- (Deluxe)

- (Deluxe)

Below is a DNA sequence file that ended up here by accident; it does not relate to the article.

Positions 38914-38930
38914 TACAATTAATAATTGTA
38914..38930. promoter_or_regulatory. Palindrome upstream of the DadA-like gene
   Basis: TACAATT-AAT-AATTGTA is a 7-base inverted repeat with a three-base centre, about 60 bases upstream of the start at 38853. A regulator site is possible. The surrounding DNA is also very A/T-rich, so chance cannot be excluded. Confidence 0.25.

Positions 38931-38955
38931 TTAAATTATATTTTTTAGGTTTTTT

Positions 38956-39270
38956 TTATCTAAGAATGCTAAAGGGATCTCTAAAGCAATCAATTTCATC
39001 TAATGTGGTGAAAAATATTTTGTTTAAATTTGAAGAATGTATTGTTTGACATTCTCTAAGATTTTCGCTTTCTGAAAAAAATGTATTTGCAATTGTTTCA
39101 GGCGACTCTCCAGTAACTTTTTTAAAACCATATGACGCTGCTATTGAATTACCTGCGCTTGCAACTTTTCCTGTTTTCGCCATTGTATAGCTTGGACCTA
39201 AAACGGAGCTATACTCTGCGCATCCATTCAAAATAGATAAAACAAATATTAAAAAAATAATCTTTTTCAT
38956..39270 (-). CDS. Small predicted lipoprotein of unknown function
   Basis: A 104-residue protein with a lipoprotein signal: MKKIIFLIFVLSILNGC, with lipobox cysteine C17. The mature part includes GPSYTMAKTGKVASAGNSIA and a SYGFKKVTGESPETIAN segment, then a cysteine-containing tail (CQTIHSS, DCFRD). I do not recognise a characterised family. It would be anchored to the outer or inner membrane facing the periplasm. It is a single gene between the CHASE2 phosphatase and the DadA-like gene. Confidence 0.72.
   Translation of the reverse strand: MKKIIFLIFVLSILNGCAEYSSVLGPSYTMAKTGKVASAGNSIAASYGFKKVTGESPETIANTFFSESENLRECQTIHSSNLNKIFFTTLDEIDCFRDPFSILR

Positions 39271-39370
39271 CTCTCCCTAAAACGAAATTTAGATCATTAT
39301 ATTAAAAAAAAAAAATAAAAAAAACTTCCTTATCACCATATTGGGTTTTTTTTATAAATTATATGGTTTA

It doesn’t take long for Ed Sheeran to reveal the heart of his sixth album. About 40 seconds into opening track “Boat,” he sings, “They say that all scars will heal but I know/Maybe I won’t/But the waves won't break my boat.” Written in the wake of—and during—deeply challenging times, - is “an album about grief and depression and stuff,” as Sheeran tells Apple Music’s Zane Lowe. “‘Boat’ is about resilience: ‘I know that I’m never going to be all right, but whatever waves come, I’m going to remain floating.’ Your life can fit around grief. You don’t have to get over anything. I will never, ever, ever get over Jamal [Edwards, SB.TV founder and Sheeran’s best friend] dying at 31. I don’t want to, I don’t feel like I have to. I feel like, if I want to cry, I can cry.” It’s not a simple outpouring, though; these are songs that attempt to process events, the work of a songwriter who’s learned that trauma and anxiety are not obstacles to overcome and bury, but experiences that you absorb, live with, and, hopefully, draw strength from. “I find this a lot when my friends are going through things,” he says. “Everyone you ever speak to, they go, ‘I’m doing so much better now.’ And I don't believe them, because I don’t [believe] anyone at any point is just fixed. It’s the same thing with depression. It’s not a switch that you can just go, ‘Now I feel fine.’ It’s something that is constantly there and it’s either here or it’s here or it’s here.” There are passages of arresting sadness here. On “Eyes Closed,” Sheeran’s isolated and unfastened by Edwards’ sudden passing, before “Sycamore” places us in a doctor’s waiting room as Sheeran and his pregnant wife Cherry Seaborn steel themselves for news about her tumor diagnosis. However, optimism and fortitude flood through as he looks to his family. Piano ballad “No Strings” salutes the galvanizing strength of his love for Seaborn, and fatherhood brings light and warmth in on “Dusty,” where he recounts playing favorite albums for his young daughter. “The thing about grieving or even anxiety about Cherry's health or feeling depressed, none of that matters with your kids,” he says. “I’d cry myself to sleep after spending hours and hours at Jamal’s mural [near Edwards’ childhood home in Acton, West London]. And then waking up in the morning at six to your daughter being like, ‘Hey, let's eat porridge. Let's listen to…’ There is a switch that you can flip; you go into dad mode, like, ‘Yeah, let’s do it!’ ’Cause I don’t want my daughters ever feeling that I'm like that. Especially not for now.” Sheeran’s explored his experiences with anxiety and depression in songs before, but rarely with such unshrinking openness. “This is stuff that I’m still going through, I’m still processing,” he says. “And I feel like this record is definitely the most human that I’ve been. I hate it when artists go, ‘It’s my most personal record yet,’ because I feel like each record I put out is super personal. This is just more uncomfortable. I think it’s my most uncomfortable record.” It’s right, then, that the music never overwhelms or shrouds a singer at his most raw and vulnerable. Sheeran worked with The National’s Aaron Dessner on the recommendation of friend Taylor Swift (who collaborated with Dessner across her folklore, evermore, and Midnights albums), and they’ve conjured arrangements that are spare and delicate. Pianos and guitar forge aching melodies, while background strings and electronics provide a gauze for Sheeran to embroider his reflections upon. If - marks a return to Sheeran’s acoustic singer-songwriter origins, it was made in a way that felt fresh. Dessner passed musical ideas to Sheeran, who would build on them with a near-stream-of-consciousness spontaneity. “I didn’t think anything: The first thing that came out, I wrote down, and then I moved on and moved on to the next one,” says Sheeran. “Aaron sent me seven instrumentals one day and I sent them all back in two and a half hours.” It’s inspired songs whose intimacy brings us closer than we’ve ever been to one of the world’s biggest pop stars. “Music isn’t a fabrication,” he says. “Music is what you’re going through at that time. It might be ‘Shivers.’ You might feel happy and write a love song that people can dance to, but it is actual life, it’s actual emotions.”

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